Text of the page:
Andrew Cove moved to New York from Santa Monica on May 1 planning to join NYU’s ITP program. Oops. Somehow the entrepreneur, fresh off his first failed startup, wound up at an internship at IA Ventures which “opened some interesting doors”–and one of those doors eventually led to the startup-investment matchmaker AngelList. A happy coincidence, it seems, as Mr. Cove was somewhat down on his luck before he moved to the city.
“There was baggage–I had just killed a startup,” he said. “I just kind of wanted the experience of living in New York City. It never occurred to me to consider I’d be working for something based in San Francisco.”
New York is the second-most active market on AngelList. Based on the deals companies reported to AngelList, which is far from comprehensive, Silicon Valley is responsible for 53 percent of investments, followed by New York with 18 percent, AngelList founder Naval Ravikant told The Huffington Post.
Los Angeles accounts for six percent of deals; then Austin with five percent, Europe and Boston with four percent and Seattle with three percent.
AngelList, which has no revenue and is supported by a grant from the Kaufman Foundation, has been growing by leaps and bounds since launching in 2010. AngelList now has 2,500 registered investors and 13,000 startups, Mr. Ravikant told HuffPo. To recap: startups list their vitals and how much they’re looking for on AngelList, with options for who can see the information. Investors can then “follow” startups and get a feed of updates from interesting, mostly pre-funding companies. AngelList says it has recorded more than 750 individual investments in an estimated 400 companies, a low number because many deals aren’t reported.
Mr. Cove is the newest “venture hacker” on AngelList’s nine-person team. He works out of Dogpatch Labs in Union Square, helping companies polish their pitches and guiding investors through the site. “It wasn’t actually a concerted thing to have people in New York,” he said. “It turns out to be advantageous because so much is happening in New York.”
Betabeat welcomed Mr. Cove to New York with a hearty call-out in the rumor roundup. He followed up with us this week–and he says AngelList is changing in a very interesting way.
How did you get introduced to AngelList?
I was primarily familiar with AngelList through when it first appeared on Hacker News, and when the explosion of coverage came out of that. The startup I was working on probably wouldn’t have been able to succeed on AngelList largely because it had no traction at the time. But AngelList was exactly the sort of thing that would have been a great tool for me because I was undernetworked. I came out to San Francisco from L.A. wanting to do a web startup, having no connections.
What was your startup?
I was doing–there’s actually a Y Combinator company doing this now– it was QR codes for social networking for businesses, where businesses and ultimately individuals could connect Facebook and LinkedIn and get a QR code for it.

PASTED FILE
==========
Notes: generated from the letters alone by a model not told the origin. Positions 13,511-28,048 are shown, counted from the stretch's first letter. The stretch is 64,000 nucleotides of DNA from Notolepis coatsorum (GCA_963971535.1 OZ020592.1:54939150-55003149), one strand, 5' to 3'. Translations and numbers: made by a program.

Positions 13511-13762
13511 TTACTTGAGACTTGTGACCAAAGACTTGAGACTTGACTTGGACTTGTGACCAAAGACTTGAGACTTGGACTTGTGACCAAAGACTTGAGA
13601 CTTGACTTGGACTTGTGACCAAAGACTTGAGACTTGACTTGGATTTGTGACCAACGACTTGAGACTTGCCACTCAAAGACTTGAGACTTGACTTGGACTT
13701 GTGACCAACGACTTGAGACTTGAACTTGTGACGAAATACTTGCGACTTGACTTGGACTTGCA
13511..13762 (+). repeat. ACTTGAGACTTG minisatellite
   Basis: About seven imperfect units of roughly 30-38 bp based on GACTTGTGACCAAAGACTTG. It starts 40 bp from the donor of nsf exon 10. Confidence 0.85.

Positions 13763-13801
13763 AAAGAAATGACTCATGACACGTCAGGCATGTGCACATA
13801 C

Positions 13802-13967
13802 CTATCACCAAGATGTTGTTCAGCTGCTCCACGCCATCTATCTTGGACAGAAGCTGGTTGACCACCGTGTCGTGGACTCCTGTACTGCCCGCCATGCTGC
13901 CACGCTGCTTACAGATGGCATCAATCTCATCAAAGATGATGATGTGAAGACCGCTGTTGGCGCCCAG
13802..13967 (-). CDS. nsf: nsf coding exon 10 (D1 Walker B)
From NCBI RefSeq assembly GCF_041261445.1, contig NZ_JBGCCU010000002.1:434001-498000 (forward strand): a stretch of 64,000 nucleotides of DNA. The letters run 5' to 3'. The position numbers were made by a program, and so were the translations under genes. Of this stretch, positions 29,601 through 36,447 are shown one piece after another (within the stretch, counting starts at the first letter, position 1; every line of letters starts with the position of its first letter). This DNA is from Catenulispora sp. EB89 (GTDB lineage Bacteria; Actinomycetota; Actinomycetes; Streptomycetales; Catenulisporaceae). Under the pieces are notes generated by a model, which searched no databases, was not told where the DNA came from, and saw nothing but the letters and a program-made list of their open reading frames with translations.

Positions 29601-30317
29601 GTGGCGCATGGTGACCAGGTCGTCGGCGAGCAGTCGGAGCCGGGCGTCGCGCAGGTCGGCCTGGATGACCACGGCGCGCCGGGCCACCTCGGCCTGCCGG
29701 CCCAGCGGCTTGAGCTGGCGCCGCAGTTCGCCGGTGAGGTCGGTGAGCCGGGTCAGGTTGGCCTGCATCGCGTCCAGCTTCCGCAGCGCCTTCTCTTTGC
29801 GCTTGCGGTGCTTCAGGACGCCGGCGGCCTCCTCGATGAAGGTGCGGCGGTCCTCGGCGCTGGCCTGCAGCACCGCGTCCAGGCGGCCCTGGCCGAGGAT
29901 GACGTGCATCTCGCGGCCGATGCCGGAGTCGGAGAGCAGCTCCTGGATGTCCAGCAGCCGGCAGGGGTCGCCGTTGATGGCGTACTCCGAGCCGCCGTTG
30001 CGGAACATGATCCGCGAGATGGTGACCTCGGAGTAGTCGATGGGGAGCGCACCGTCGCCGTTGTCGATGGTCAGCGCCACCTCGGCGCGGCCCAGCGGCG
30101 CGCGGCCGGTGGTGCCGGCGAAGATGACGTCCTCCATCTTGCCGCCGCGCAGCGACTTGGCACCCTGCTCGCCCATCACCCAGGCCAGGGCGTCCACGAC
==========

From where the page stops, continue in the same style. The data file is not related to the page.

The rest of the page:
Who are AngelList’s competitors?
There are a few. I would say that we’re aware of them but we’re so heads down focused on our own product that it’s not–not that we don’t think about it, but they don’t influence how we develop our product.
So AngelList is focused on product. What were some recent changes to the network?
We revised a bunch of messaging stuff recently to make it much cleaner. Probably the biggest thing we added recently was reviews for investors. If there’s a negative review of an investor you don’t actually see the negative review, you just see x number of reviews out of y number of reviews were positive. It’s specified by the user whether it’s positive or negative.
Are you seeing anything interesting in the data?
New York is hugely active both from the investor side and the startup side.
The biggest thing that’s happening now is there’s a growing number of companies that have a presence on AngelList even if they aren’t raising money. They’re starting to treat AngelList as a Facebook for companies. It’s interesting for a lot of reasons … certainly interesting because companies used to ask us every now and then, “I’m done fundraising can you guys close the profile now,” and now it’s starting to sway with startups keeping their pages up to show followers [their progress].
For some people, AngelList seems to carry a stigma–like it’s a second, third or last resort for startups that can’t raise money. Is that changing?
I think the percepton of what the site is for will start changing. Part of the benefit of this is, we have confirmed connections between everyone who’s invested with the startup. We’re collecting the data as it happens. We get really good data on funding events. That’s why the stuff happening off the site, closing that loop and collecting that data is important. The foundations are there to have a really cool collection of prominent events in startup history from an investment standpoint.
And now there are a number of companies who have come to AngelList with funding, with very strong leads and with multiple options. And the benefit of being on AngelLlist is that the previously serial process can now happen in parallel and out in the open. When you’re trying to figure out who you want to close your round with, and you know there are some options available to you, you basically create a storm because all the investors you’re talking with will see everyone else who’s following you and taking an interest in you. That speeds this process up so that everything happens more rapidly.
There’s a bunch of misperceptions about the site. There are four characteristics that you need to be exceptional in one of on the site and social proof is just one of those.
Are we going to start seeing more from AngelList in New York?
Yeah! I’m doing a Skillshare class in November. We’re throwing events. There’s stuff in the works.